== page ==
Dr. Christina Rawdon (09:32): I'm not talking about private services. I'm talking about maybe delivering in their own, under the care of the traditional birth attendant, who is able to keep private issues to the family only. So it may harm in the sense that important information, that influence decision making in the care that women should receive, maybe detrimental to the health of the women, if the assessment is not adequately made and some information have been missed, which is of importance. So that's how it affects the women indirectly that they may not come. They may not give information that is relevant to decision making about their kid because they're scared. You can talk about their information. But when you look at in the room, there's privacy in the room, because it's only you and the traditional midwife. So between the two she may choose to deliver at home.
Diana Copeland (10:36): I think that makes total sense because why would you go to a place where kind of your trust has been violated and you don't feel secure, even if that means you might not be getting the best quality care that's possible.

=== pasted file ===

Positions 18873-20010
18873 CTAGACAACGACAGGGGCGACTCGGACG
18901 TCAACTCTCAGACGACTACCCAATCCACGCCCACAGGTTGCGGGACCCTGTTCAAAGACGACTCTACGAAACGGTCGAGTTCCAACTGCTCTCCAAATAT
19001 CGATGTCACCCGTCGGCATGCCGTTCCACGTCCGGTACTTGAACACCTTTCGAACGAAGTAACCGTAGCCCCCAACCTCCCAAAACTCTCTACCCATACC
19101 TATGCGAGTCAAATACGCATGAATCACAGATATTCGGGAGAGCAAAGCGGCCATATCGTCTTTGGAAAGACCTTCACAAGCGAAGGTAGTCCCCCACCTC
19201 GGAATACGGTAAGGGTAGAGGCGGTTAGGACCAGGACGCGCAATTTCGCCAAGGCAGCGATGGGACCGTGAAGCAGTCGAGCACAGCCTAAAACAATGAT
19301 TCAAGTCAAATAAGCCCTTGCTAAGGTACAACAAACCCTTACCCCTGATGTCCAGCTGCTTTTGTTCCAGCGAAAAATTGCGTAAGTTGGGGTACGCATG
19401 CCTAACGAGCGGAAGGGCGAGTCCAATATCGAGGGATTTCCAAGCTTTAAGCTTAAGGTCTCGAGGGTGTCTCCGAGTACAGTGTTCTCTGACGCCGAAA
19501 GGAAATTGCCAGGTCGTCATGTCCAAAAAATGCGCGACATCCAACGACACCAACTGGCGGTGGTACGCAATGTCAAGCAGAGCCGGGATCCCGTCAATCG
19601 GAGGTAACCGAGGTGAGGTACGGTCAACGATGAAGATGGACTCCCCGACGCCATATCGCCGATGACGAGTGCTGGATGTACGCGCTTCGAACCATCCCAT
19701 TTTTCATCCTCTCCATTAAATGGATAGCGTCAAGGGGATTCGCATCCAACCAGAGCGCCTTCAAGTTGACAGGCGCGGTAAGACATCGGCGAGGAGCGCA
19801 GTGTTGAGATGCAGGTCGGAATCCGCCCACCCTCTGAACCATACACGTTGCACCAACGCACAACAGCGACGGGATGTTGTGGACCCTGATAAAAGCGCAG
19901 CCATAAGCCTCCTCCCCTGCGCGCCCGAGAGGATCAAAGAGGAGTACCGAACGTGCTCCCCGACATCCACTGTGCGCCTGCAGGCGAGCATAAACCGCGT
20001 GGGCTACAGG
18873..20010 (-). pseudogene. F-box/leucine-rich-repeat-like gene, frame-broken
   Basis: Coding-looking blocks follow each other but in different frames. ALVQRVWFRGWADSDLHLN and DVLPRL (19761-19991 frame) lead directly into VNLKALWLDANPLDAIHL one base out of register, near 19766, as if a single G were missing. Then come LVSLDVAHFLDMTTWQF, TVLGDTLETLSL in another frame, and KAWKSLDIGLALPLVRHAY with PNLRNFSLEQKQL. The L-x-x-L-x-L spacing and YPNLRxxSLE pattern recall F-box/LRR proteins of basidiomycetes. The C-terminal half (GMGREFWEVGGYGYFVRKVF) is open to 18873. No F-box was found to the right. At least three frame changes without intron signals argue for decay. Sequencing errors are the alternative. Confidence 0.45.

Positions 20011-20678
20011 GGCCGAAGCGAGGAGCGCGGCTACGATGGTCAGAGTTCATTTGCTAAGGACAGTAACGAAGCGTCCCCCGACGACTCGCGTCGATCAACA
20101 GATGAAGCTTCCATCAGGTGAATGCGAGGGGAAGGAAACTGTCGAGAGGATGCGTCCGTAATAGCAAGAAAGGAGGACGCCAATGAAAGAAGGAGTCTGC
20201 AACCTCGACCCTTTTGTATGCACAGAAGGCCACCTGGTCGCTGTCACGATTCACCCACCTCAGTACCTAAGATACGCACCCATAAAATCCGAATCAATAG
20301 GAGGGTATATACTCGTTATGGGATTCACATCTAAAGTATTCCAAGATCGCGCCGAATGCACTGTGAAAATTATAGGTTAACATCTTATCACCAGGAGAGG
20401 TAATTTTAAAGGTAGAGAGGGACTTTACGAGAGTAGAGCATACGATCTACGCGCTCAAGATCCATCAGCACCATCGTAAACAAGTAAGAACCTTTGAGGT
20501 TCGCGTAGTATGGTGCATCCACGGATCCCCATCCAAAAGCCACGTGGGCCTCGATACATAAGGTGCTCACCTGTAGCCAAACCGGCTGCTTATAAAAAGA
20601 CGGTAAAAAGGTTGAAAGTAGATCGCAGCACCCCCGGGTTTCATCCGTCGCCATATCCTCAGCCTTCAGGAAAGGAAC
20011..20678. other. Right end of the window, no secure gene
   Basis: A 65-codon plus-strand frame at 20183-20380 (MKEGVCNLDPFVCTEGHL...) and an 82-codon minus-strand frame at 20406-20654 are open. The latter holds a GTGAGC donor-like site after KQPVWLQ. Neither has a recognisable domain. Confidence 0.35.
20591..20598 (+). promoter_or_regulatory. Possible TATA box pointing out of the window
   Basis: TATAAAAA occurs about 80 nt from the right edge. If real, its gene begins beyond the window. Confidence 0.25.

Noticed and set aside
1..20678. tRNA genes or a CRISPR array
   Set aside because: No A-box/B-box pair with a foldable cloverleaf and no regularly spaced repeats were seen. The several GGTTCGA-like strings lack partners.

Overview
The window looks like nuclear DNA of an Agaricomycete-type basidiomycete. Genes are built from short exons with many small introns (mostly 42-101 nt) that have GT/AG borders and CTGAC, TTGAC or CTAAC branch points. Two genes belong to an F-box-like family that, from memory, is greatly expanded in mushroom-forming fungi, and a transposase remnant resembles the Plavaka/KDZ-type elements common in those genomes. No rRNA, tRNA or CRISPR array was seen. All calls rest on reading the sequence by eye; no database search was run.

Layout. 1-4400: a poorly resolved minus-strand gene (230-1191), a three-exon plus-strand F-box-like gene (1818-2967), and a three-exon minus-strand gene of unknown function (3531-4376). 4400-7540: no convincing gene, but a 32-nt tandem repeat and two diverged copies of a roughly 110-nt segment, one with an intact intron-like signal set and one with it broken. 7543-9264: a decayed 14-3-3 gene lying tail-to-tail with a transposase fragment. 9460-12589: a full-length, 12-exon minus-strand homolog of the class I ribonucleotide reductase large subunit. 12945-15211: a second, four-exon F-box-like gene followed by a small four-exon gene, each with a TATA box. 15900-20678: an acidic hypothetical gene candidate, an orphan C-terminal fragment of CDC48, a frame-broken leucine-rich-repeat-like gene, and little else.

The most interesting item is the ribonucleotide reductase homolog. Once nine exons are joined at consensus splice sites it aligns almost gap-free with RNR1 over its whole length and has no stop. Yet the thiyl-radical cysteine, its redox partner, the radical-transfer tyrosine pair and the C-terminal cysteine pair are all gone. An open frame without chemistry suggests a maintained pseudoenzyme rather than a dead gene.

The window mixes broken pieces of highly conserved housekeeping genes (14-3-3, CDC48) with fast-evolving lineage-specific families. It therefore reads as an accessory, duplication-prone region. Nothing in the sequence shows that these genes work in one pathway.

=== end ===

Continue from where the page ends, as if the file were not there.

Dr. Christina Rawdon (10:51): Yeah, you are right. Because when women do not trust the healthcare system, why would they come to the healthcare system, okay?
Diana Copeland (11:00): Why does the RMC Charter matter to the work that you do? Not only with WRA Zimbabwe, but with your career as a midwifery educator. Using the actual Respectful Maternity Care Charter, it seems like a really powerful tool.
Dr. Christina Rawdon (11:15): It is like a roadmap. It is a reference for quality improvement in any institution where maternity services is provided. And if you got the document in front of you and you're caring for women, you refer to it all the time. It's a reminder that there are some rights that need to be on at and that these rights are related to the care that you are giving to the woman and to the care that you are giving to the baby.